The Journal Times from Racine, Wisconsin on February 4, 2000 · 15
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The Journal Times from Racine, Wisconsin · 15

Racine, Wisconsin
Issue Date:
Friday, February 4, 2000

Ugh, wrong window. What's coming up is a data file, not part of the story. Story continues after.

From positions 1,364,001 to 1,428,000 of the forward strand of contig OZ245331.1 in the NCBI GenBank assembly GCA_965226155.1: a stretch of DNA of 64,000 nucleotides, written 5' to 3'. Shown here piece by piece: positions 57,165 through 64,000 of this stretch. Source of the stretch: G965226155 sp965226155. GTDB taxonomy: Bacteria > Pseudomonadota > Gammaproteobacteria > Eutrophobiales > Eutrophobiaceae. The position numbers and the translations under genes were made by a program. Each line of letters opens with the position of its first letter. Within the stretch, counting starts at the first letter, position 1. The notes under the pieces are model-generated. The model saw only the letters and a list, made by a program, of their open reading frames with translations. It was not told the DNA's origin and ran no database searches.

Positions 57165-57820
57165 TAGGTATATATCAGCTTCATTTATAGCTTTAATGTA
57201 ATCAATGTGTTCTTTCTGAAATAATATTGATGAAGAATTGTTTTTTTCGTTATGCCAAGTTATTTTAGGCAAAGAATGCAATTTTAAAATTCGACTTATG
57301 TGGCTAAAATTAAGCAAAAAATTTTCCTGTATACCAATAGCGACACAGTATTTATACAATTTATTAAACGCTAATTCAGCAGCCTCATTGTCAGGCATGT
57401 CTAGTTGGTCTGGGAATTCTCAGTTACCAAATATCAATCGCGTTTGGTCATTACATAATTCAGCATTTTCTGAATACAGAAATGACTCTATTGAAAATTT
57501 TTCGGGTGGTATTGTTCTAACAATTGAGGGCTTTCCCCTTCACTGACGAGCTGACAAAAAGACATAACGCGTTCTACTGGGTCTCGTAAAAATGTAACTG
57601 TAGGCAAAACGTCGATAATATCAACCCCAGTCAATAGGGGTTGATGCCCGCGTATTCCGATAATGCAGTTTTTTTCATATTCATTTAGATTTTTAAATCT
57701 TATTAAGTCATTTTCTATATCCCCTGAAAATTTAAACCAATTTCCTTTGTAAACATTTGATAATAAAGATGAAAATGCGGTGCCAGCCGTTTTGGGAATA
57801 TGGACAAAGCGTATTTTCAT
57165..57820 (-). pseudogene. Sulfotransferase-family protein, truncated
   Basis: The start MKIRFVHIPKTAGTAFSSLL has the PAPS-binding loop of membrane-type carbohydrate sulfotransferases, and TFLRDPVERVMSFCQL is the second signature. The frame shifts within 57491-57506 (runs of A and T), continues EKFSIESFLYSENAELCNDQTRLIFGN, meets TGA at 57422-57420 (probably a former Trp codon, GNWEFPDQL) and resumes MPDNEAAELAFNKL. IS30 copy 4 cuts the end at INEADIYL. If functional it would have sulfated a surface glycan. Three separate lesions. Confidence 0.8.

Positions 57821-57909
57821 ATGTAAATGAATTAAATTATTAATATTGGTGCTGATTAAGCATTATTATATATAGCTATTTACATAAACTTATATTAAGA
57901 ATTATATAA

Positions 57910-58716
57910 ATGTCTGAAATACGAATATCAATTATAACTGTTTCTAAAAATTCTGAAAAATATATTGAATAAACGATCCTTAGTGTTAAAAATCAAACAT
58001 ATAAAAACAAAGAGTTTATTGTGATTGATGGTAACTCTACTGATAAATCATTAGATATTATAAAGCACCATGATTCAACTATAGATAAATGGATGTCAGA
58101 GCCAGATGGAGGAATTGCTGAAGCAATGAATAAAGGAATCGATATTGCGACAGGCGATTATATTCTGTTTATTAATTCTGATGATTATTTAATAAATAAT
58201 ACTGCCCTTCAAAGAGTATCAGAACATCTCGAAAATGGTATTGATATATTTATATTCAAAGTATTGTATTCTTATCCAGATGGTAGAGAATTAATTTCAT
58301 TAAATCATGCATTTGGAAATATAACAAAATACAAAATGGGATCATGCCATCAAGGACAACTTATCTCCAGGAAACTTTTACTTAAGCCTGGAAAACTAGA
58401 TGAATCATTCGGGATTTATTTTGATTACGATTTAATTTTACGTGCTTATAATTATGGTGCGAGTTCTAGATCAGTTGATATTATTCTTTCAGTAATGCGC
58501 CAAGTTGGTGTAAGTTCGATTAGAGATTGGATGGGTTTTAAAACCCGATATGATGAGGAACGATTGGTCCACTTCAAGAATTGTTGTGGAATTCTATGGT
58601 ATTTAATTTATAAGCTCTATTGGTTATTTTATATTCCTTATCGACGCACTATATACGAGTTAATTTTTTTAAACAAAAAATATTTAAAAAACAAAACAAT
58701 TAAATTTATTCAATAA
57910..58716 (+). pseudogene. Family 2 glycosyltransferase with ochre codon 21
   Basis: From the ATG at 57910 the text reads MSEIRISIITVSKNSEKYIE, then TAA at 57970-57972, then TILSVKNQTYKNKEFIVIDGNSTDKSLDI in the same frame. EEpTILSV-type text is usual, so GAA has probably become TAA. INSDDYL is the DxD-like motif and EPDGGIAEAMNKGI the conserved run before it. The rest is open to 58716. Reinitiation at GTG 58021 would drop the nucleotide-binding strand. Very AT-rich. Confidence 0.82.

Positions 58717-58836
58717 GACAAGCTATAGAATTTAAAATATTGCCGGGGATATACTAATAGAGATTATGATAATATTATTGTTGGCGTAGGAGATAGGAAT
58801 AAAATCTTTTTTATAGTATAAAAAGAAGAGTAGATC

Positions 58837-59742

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LocsHState nJUri Tim Fmtay. Fetxumy 4, 2000 QO eur Jtm R Buriiur O O Firm lured to ttY JH HOSS AmKkllod Piooo SOUTH BEND, lod Aa ai.kWk.Ul Uwsult Uks University of Notre Dame filed Thursday agaUiat several cum laiilPS, Including itvc architectural firm lilral lu overoe tike expansion o liieen Hay's limbrau Ku-kl, claUus lluit a series of design aikd construe Hon flaws at its renovated football stadium ralstxl coikcrrna about tike structure's Uitrgrlly Among tike problrma listed Ui tike complaint air safety coikcenia with concrete toppings 011 rami aikd con aRirses llirougliout Notre Dame Sta ilium, along with falling joints and premature rust on railings btx au&e of Bill raises penalty for 'straw buying' of weapons BY ANTHONY JEWELL Asmxutttod Press MADISON - The Assembly approved legislation Thursday that would increase the penalties for people who buy guns on behalf of people barred from gun owikership because of criminal records. The bill, sent to the Senate on a 97-0 vote, would the practice known as "straw buying" to a felony punLshable by up to five years in pnson and $10,0(10 in fines The crime is now punishable by up to nine months in prison. "It's very important tluit we work to keep guns out of the hands of known, violent criminals," said Rep. Mark Gundrum, R-New Berlin. This will help do that." It is agaiast the law for felons to buy guns. One way people work around state law and instant background checks under the federal Brady Law is to have someone else buy the guns for them. The legislation was approved after a lengthy debate on another gun bill that would give gun manufacturers and dealers limited immunity from lawsuits when they sell weapons used to injure or kill people. Democrats blocked a final vote on the bill, but it is expected to be approved next week. Under the bill, gun makers and dealers could not be sued by individuals or governments for gun violence unless the gun was defective or negligently sold. The measure was originally proposed by Republican lawmakers shortly after two students went on a shooting rampage that left 15 people dead at Columbine High School in Littleton, Colo., last April. Supporters of the bill said it is necessary to stop frivolous lawsuits. Gun-drum said such lawsuits are designed to force gun companies to raise prices or go out of business. "This bill is about not holding the manufacturer of a legitimate, legal product responsible for someone's misuse of that product," Gundrum said. Opponents of the bill say it is not the Legislature's role to block access to the courts and argued that judges and juries should decide who is responsible for acts of violence on a case-by-case basis. "Why are we not more interested in protecting lives of our children than doing the bidding of a special interest group?" said Rep. Peter Bock, ID-Milwaukee. "We need access to the courts to make sure any industry, not just the firearms industry, is producing safe products." The bill is designed to prevent lawsuits against the gun industry, like those filed in 30 communities across the country. None of the suits have been filed in Wisconsin. Last month, the District of Columbia sued gun makers, seeking compensation for the costs related to treating gunshot injuries. In December, a Florida state judge threw out a suit filed by Miami-Dade County alleging guns created a public nuisance and threatened residents' safety. A Connecticut state judge dismissed a similar suit brought by the city of Bridgeport. And in October, a judge allowed Atlanta's suit to proceed and ordered the industry to open its files. CJ mmi imm oversee Lambeau Field expansion faces lawsuit for work slkuildy wuik A acimul spokesman said like problems puocxl jku UlUlkxtlate safety con crrna but coukl llueaten tike strut1 lure's long term integrity like university filed its original suit last August against Kllerue Meckel I in- aikd two South Bejul companies seeking unspecified damages hum tike $56 million project Problems with tike stadium began with Its Uiauguial gaiike on Sept 6, 1W7, wlirii water and sewage flooded tike lower com-ourse, foicUig fans to waitc tluixigh flooded walkways and renderum some restrooms ami con cession stamts Useless Still, wtven tike Green Bay Packers Jon Raduechel of the Wausau potholes with tar near the Wausau f ( - J . ' SI rf- Assembly passes measure giving tuition tax break to businesses BY ANTHONY JEWELL Associated Press MADISON Wisconsin businesses would be able to claim a 50 percent tax credit for money spent on employ-higher education tuition under legislation approved Thursday by tlie state Assembly. The bill, sent to the Senate on a 93-4 vote, would create a credit that applies to tuition paid for any degree-granting program at a higher-education institution. If a company were to pay tuition costs of $4,000 for an employee, for example, the credit proposal would allow the company to pay $2,000 less in taxes. Supporters said the proposal would help employers improve the workforce while keeping educated workers in Wisconsin, instead of losing them to other states. "It is the most significant thing done to address the brain drain problem in Wisconsin," said Rolf Wegenke of the Wisconsin Association of Independent Colleges and Universities. "More jobs in the future will require college degrees, and we simply don't have enough people with college degrees in Wisconsin. This will encourage more private investment Judge won't void Associated Press CRANDON A judge Thursday rejected a motion asking him to void an agreement between a northern Wisconsin town and the company seeking to open a zinc and copper mine near Crandon. Circuit Judge Mark Mangerson's decision comes weeks after he ruled that the Town of Nashville Board illegally held secret meetings with a mining company attorney that led to the 1996 agreement. In dismissing the motion on the LJ o mmmo announced lltey liad selected Kilcitje tiecket to oversee tike $2 million reil ovation and expansion of history Field, Packers Preeklent Bob Harlan saki tike Kansas City, Mo based firm was selected, In part, for Us work at Noire Dame Stadium Notre Dante's project to atkl more than 2U.0U0 new seats, a I tew press box, lights and scoreboards to tike original stadium soutewhat mirror tike Packers' plans to reikovate Lambeau hVkl like Green Bay plan calls for a five-story ml brick aikd green wrought u-on atrium Ailed Tulelown on tlie east skte of l,anibeau Field tliat would Uk lude tike Packers Hall of Fame, a stadium club aikd retail POTHOLE REPAIRS Tom Loucks Associated Press Public Woit$ Department is renected in a truck's mirror filling Post Office Wednesday. by employers." If approved by the Senate and signed by Gov. Tommy Thompson, the proposal would take effect next year and cost the state an estimated $9 million a year. Some Democrats most of whom still voted for the bill had proposed instead spending $9 million on existing scholarship funds for needy students, saying 18- to 22-year-olds needed more help than people who have jobs. That attempt was turned back on a 65-32 vote. Republicans said that the Democratic proposal provided less money for students because it didn't provide incentives for employers to pay millions more in tuition assistance. "This is a public-private partnership," said Assembly Speaker Scott Jensen, R-Waukesha. "This is the best way to leverage private money, because public money is limited." Republicans also stressed that the legislation was intended to help workers, not traditional students, by encouraging businesses to help with tuition. But Rep. Mark Pocan, D-Madison, said it was "nothing more than a new corporate tax break" that helps a pact between town, mining firm local agreement, Mangerson said he had already ruled on the issue, Forest County Deputy Clerk of Courts Leah Ziolkowski said. Attorneys for some citizens who filed the lawsuit against the town had contended the local agreement with Nicolet Minerals Co. was invalid because it was the product of meetings illegally conducted behind closed doors. The agreement essentially gives the town's support to the mining project in return for money to mitigate its downsides. Attorneys for the mining company Mliiti space lliat would be open year-rouikd like renovation, pi-nuked to begin next year aikl wrap up in 2UU3, would add about 10,000 ikrw seats, expaikd tlie coin mu se, add more women's restrooms and linjirove access for disabled people Stuart Smith, a spokesman for Ellerbe Bccket, would not say whrilker tike Packers knew of tike problems before hiring like firm last May to oversee tike expansion Packers spokesman Mark SclueelbeUi would only say tliat team executives knew of tike suit "That Is an issue between Notre Dame and tike arelutects We are putting all of our effort Into ensuring this At a Gtencc WHAT: A 50 percent tax cred-V it on employees' tuition costs. If a company were to pay tuition costs of $4,000 for an employ- ' ee, for example, the credit pro- ' posal would allow the company ? . to pay $2,000 less in taxes. ' HOW MUCH: Would cost the state an estimated $9 million a year. i . WHAT'S NEXT: After being t approved 93-4 in Assembly, goes to the state Senate. "who's-who of big-business interests in Wisconsin." Rep. Frank Boyle, D-Superior, said the bill is "another in an endless list of corporate welfare plans. It's a grant program for the very wealthy. Companies can already afford to pay their employees' tuition." Boyle and Pocan were two of the four representatives to vote against the measure. Democratic Reps. Spencer Black of Madison and Mark Miller of Monona were the others. contended that the judge, in dismissing the company from the open-meetings dispute in May 1998, had ruled that any "technical violations" committed by the town did not give rise to negation of the contract. Nicolet Minerals, a subsidiary of Rio Algom Ltd. of Toronto, is seeking state, federal and local permits to remove 55 million tons of mostly zinc and copper ore from an underground mine south of Crandon. Critics say the mine would harm the environment, while supporters argue that mining can be done safely and would provide badly needed jobs. Shortly after the agreement with Nashville was signed in late 1996, the three town board members who signed the deal were defeated for reelection. The lawsuit filed later alleged the secret meetings occurred between November 1993 and November 1996 in negotiations with the mining company's attorney. The Journal Times The only name you need to know for results, call 634-3331 design wurks," lie sakl Thursday Smith saki tike firm lias had 110 otlker problems during a 50 year relationship with Noire Dame, during which it designed many of tlie major buikhngs on campus, including tike tktkool library, basketball renter aikd residence halls It also Mprd with tike $58 million renovation of tike school's Main Building, toied by Notre Dame's trademark golden dome, wtikh was completed last fall "It makes it all tlie more unfortunate tliat we're Uivolved Ui this lawsuit with llkt-in because Noire Dame Stadium is a treiikeikkkus success," Smith sakl. "It's one of the true success stories in college athletics today " In BURLINGTON Driving class for seniors offered A 55Alive driving class for senior citizens will be offered from 8 a m until noon Feb. 16 and 17 at the Burlington Wellness Center, 300 McCanna Parkway. Tlie two-day class teaches defensive driving skills for people age 55 ami older The cost for the program Ls $10. To register, call 7(77-7185 or ( H)()0 ) 4'Ji-57J6. RACINE Atrium hosts open house Saturday The Atrium of Racine, a Lincoln Lutheran apartment community at 3900 N. Main St., is hosting an open house from 1 to 3 p.m. Saturday. RACINE State grants will help build bike paths Construction of two bike paths in Racine will be paved with the help of grants totaling $535,316 in federal transportation aids. The state Department of Transportation announced the grants last week. One is for $471,316 for the Root River pathway, and the other is for $64,000 for a trail from Racine to Sturtevant. Twenty percent of both grants must be matched by local money. The Root River path will run from Main Street to Colonial Park. Acquisition of the properties will begin this year, with construction in 2001, according to Commissioner of Public Works Rick Jones. The city also received a state grant of $750,000 for the trail, and has earmarked $150,000 in federal block grant funds. Another $467,500 is being sought from Racine County, which has more than $900,000 available for acquisition of park land. The Racine-to-Sturtevant trail will run along the former railroad right-of-way north of 19th St. Construction is expected to begin this year. from Journal Times statf reports TOYS Space concerns From Page IB helping to consolidate the department, he said. Haas will propose his plan Monday to the Public Safety and Buildings Committee. "It's a good solution to the problem," Hilmer said Thursday. He said the Fire Department will use the annex space for things it needs nearby, such as spare tires, hoses and nozzles, and keep the hazmat trailer and FIRE Looking to future From Page IB "And boots I mean I got two pair of boots at home, and I got five or six coats," Fergus said. "I thought if this snow keeps up I'm going to have to go buy a pair of boots tomorrow." What is frustrating, said Anderson and Fergus is not knowing what survived, what items in the basement storage lockers can't be salvaged. They don't know the fate of the belongings which really can't be replaced the Christmas ornaments that Anderson had as a child or the high school photographs of Fergus' children. "You go to bed at 9, you get a couple hours, then you wake up, then all you do is lay there and think and wonder," Fergus said. "I think I could have handled it better if I could have at least walked in and seen, and not this wondering what's wrecked and what isn't." They said they can't really get on with their lives because they don't know if they'll be able to reoccupy their apartments. There's a lot of talk about the apartments' condition and what will happen to them, Anderson said. A spokeswoman for All Saints Healthcare System, which owns the apartment complex, said no decision has yet been made on its future. Both Anderson and Fergus are dealing with other effects of the fire. Fergus said she has been nauseous and still has some neck pains that she HELP Donations needed From Page IB toasters, silverware and dishes goods that people need to live or will need as they begin rebuilding their lives, Pat Crowell said. She said people with questions about making donations may call 632-3147. People may drop off donations at the headquarters at 1901 Washington Ave. in Racine between 8:30 a.m. and 4 p.m. The Salvation Army also will take donations of money, Pat Crowell said. Several businesses are having special events this week to help victims of the fire. Fry said the Kmart stores on both Douglas Avenue and Green Bay Road have asked the Red Cross at Notre Dame But in addition to tike problems with concrete and railings, tike lawsuit claims KUerbe Bocket failed to design an adequate sewer and water system, causing tlie flooding at tike renovated stadium's unveiling It also claims tike firm failed to rvalue tliat tlie university's existing sewer system was inadequate to service tike renovated structure, resulting in flooding at several campus buddings like parties had agreed last fall to postpone legal action in lioprs of solving tlie matter through mediation by Jan. 3, but ttkose efforts failed Smith sakl tike company still hoped to resolve tlie case witltout a trial, wliile Notre Dame officials refused to comment on tike pending lawsuit. Brief equipment at the Rickman Court building. The building has enough space for the department to store other backup vehicles there, he said. Karkow said the plan sounds fine to him. He said he didn't mean to knock the boxing club by suggesting it move. "They've been good to us. The Fire Department has been good to us. What we really need is more volunteers." attributes to stress. Anderson is nervous about the possibility of another fire. "Every siren, I'm like, Oh, God, am I on fire?" Anderson said she thought of calling the Red Cross but hasn't. "It may be stupid of me, or whatever, but I feel like I shouldn't take away from someone that has less than me. They need the help more." Wendell Fry, emergency services director of the local chapter of the American Red Cross said his agency is seeking people who were in the fire. Fry said he has only 37 case files open. "And I don't know how many (people) to expect, but it just seems that the numbers might be a little bit low." Now that victims' lives may be settling a bit, it may be a good time for people to call if they have a need which the Red Cross can help meet, he said. (The Red Cross telephone number is 553-4060.) The Red Cross still has lodging if people need it and is helping people acquire medications they may need, Fry said. Both the Red Cross and the Salvation Army said they have counselors available. "I feel selfish for griping about what I don't have when I have so much still But it's just hard," Anderson said. But today at least Anderson and Fergus should take another step ahead. Anderson said she'll be counting the minutes. for canisters in which people may place donations. If you want to contribute to the relief efforts of either the Salvation Army or the Red Cross, be sure to note on your check that the money is to help the Diamondhead residents. The mailing address of the Red Cross is: 4521 Taylor Ave., Racine, WI 53405-4696. The mailing address of the Salvation Army is: 1901 Washington Ave., Racine, WI 53403. Journal Times photographer Liana J. Cooper contributed to tiiit report '